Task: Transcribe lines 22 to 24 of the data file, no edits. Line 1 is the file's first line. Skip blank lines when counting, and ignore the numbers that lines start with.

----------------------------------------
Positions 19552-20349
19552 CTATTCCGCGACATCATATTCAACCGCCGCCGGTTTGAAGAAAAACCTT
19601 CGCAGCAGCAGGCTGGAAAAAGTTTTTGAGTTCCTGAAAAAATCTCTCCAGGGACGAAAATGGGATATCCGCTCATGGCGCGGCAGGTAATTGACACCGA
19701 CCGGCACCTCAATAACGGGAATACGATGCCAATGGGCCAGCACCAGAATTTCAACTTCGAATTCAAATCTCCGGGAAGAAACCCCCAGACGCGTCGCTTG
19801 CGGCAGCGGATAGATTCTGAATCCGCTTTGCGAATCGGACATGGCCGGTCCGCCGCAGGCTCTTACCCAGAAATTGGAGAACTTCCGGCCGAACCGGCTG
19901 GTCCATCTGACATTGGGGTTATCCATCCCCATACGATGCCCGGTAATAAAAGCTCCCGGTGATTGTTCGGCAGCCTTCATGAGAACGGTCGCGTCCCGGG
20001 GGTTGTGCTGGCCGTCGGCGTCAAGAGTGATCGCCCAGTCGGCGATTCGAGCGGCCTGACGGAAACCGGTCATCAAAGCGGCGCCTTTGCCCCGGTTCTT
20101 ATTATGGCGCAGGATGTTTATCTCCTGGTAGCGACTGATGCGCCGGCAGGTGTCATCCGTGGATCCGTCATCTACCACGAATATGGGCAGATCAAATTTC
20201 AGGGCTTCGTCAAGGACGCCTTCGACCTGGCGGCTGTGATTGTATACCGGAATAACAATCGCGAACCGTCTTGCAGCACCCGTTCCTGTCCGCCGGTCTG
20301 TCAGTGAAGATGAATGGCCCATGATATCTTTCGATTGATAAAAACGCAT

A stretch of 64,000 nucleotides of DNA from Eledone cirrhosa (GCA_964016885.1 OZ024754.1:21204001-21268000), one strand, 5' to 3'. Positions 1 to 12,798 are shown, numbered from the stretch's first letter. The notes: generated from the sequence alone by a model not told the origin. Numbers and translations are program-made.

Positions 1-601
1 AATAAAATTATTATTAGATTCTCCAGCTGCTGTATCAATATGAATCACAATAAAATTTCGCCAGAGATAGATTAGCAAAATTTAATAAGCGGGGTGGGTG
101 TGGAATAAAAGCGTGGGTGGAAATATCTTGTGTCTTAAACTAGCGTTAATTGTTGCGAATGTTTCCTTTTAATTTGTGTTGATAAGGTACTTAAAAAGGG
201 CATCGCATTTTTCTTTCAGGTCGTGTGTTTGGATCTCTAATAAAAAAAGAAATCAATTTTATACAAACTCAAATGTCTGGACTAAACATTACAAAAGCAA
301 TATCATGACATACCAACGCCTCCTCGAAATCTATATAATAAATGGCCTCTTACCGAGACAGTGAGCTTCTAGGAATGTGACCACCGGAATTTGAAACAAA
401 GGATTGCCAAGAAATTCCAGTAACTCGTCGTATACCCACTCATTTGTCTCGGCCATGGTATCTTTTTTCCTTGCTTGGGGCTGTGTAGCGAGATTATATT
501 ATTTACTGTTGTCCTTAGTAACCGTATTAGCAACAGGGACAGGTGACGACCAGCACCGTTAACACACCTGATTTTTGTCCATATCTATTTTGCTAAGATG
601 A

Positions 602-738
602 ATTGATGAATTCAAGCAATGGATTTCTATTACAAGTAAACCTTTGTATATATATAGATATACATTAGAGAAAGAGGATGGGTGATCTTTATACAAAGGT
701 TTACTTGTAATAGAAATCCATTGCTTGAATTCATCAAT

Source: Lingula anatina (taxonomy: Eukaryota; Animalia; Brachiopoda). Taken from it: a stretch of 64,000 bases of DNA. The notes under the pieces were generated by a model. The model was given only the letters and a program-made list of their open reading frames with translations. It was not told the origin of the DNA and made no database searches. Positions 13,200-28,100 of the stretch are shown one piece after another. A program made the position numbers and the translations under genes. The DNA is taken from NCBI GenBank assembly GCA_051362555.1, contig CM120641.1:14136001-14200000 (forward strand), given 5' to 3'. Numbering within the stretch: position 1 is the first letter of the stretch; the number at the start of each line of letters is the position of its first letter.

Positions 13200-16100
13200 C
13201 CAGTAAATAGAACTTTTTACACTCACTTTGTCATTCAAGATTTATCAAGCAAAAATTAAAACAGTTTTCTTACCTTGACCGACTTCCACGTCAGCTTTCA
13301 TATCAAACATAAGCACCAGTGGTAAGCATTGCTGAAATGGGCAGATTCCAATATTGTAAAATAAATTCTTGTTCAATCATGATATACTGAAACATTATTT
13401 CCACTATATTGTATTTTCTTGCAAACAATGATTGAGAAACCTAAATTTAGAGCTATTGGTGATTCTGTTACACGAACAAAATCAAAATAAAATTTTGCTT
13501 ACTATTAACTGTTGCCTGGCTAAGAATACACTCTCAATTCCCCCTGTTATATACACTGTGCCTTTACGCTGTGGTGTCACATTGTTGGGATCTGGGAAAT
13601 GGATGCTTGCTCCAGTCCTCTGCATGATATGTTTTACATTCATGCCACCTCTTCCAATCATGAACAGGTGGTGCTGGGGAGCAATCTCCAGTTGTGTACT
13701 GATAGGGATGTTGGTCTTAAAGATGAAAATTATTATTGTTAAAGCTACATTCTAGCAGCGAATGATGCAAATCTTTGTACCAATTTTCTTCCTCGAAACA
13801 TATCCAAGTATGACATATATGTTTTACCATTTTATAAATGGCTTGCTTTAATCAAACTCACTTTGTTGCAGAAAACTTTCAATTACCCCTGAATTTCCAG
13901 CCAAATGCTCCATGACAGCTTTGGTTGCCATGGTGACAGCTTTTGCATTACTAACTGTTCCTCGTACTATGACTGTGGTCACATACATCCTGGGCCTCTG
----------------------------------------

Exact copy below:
701 TTACTTGTAATAGAAATCCATTGCTTGAATTCATCAAT

Source: Lingula anatina (taxonomy: Eukaryota; Animalia; Brachiopoda). Taken from it: a stretch of 64,000 bases of DNA. The notes under the pieces were generated by a model. The model was given only the letters and a program-made list of their open reading frames with translations. It was not told the origin of the DNA and made no database searches. Positions 13,200-28,100 of the stretch are shown one piece after another. A program made the position numbers and the translations under genes. The DNA is taken from NCBI GenBank assembly GCA_051362555.1, contig CM120641.1:14136001-14200000 (forward strand), given 5' to 3'. Numbering within the stretch: position 1 is the first letter of the stretch; the number at the start of each line of letters is the position of its first letter.

Positions 13200-16100